Saturday, April 13, 2024

Tough times will pass for lamb, too

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Former minister Nathan Guy celebrates the export of excellent New Zealand lamb across the world, then and now.
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By Nathan Guy, chair of the Meat Industry Association 

As the former minister for primary industries for five years, it was always a great source of pride to me to see New Zealand farmers and our meat processors partner to export premium lamb to markets across the globe.

It’s been more than 140 years since the Dunedin left Port Chalmers for London with the first shipment of frozen lamb, launching our global food export industry. This was an historic breakthrough moment in NZ’s journey as a global food leader.

That long history has to some extent meant some New Zealanders have taken our talent for producing the world’s best lamb for granted – it’s a Kiwi export delight, right up there with kiwifruit and sauvignon blanc.

That’s why it was great to celebrate National Lamb Day at Parliament, led by Ag Proud and Beef + Lamb NZ, with the backing of our meat companies. The lamb barbecue highlighted that pasture-raised lamb is seriously tasty and good for our health as part of a balanced diet.  

Like any sector, sheep farmers have experienced highs and lows over the years. The reforms of the 1980s saw many farmers walk off the land under a burden of debt. However, the sector emerged from that period with greater resilience and strength.

Since then, there have been significant advances with genetic gains in sheep, new technological tools and the development of new pasture species and cultivars transforming the farming landscape. 

Our farmers and exporters emerged as unlikely heroes during the pandemic and the red meat sector enjoyed record global prices a year or two ago.

Right now, we are in a challenging cycle and it is a tough time for sheep farmers (in fact most farmers), with schedule prices softening on the back of high inflation, soaring costs of living and more competition from other countries. These have led to reduced demand for lamb as consumers shop around for cheaper proteins.

The situation has been compounded by soaring farmgate costs for farmers, with on-farm inflation more than 16% in the year to March 2023.

However, while there are currently significant challenges, there are also opportunities and I encourage farmers to remember these tough times will pass.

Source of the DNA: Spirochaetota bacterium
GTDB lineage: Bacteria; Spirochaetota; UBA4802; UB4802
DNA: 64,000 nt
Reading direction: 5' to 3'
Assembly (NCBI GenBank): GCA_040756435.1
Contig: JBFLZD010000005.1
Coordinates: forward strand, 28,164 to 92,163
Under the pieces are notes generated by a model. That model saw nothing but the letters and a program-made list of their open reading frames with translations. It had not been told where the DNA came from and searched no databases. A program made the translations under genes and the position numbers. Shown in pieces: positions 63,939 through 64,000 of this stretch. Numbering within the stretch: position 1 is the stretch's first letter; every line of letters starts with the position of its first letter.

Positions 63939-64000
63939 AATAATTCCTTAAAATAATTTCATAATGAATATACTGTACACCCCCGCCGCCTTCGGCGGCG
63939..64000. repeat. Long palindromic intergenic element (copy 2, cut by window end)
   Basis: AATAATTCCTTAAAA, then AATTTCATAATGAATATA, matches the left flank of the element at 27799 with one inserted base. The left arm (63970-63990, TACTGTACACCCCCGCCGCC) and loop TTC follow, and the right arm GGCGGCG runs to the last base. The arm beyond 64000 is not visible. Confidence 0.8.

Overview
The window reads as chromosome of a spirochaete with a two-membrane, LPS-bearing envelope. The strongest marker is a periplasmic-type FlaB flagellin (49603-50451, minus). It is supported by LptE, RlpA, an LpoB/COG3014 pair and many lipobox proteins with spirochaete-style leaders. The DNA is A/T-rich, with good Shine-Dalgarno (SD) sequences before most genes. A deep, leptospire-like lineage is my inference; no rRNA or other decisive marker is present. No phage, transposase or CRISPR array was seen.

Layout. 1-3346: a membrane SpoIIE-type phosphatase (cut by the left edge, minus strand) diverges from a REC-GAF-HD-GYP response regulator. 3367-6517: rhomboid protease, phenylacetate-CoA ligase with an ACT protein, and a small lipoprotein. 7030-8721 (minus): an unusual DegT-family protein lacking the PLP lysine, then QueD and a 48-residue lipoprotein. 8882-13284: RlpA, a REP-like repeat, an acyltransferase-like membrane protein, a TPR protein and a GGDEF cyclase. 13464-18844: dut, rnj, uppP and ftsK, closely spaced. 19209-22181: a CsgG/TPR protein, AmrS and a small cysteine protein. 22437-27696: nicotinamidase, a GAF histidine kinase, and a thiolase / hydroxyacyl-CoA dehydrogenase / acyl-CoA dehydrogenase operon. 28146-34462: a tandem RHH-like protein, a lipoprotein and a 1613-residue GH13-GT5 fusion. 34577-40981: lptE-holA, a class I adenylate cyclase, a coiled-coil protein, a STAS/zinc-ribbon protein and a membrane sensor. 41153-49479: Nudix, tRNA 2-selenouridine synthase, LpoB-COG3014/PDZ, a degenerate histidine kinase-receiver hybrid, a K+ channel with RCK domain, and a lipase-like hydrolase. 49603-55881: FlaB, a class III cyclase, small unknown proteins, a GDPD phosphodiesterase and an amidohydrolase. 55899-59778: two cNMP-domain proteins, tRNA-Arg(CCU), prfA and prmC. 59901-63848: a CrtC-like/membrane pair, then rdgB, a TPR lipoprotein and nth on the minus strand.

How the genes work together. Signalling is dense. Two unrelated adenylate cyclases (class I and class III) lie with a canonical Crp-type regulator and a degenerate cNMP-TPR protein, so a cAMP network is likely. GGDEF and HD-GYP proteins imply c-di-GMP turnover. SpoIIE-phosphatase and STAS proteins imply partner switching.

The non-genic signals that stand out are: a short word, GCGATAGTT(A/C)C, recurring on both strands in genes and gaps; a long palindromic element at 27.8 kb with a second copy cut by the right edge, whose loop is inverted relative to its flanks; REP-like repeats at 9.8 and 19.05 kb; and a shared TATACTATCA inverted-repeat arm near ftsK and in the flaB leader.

The NZ-United Kingdom free trade agreement (FTA) has secured improved access for red meat into one of our most established markets. It may take time to build on the potential, but this is an exciting opportunity.

The NZ-European Union FTA, which comes into effect later this year, will provide further opportunities for the sheep meat sector in this affluent market. 

My visit to China late last year with meat company representatives reminded me of the size and scale of this important market. While China’s economy and demand have slowed, there are some green shoots starting to appear. Strengthening relationships and getting closer to Chinese customers and consumers (as always) are vital to success. 

India also offers great potential, and strengthening ties with this nation is very important. It was great to see Minister of Agriculture and Trade Todd McClay travel to India on his first overseas visit as minister late last year.

I know political relationships are critical but so are business-to-business links. Alliance uses former NZ cricketers to open doors and successfully market its quality lamb into India.

It seems fitting that those who excelled on the green cricket pitches of the world are helping to raise awareness of a product sourced from animals raised roaming freely in the lush green pastures of NZ, to a fellow cricket-loving nation with a potential consumer market of 1.4 billion people. 

Those abundant pastures, allowing us to farm with a low environmental footprint, exceeding global animal welfare standards and producing the highest quality sheep meat, are our great advantage. 

Along with world-leading farming knowledge, we are well positioned to meet the ongoing international demand for protein. 

When you are next having a barbecue with friends and family, remember to celebrate our lamb. We need to be proud and remind Kiwis to keep buying it. That way we will continue to have good reason to celebrate our sheep meat industry for many more years to come.

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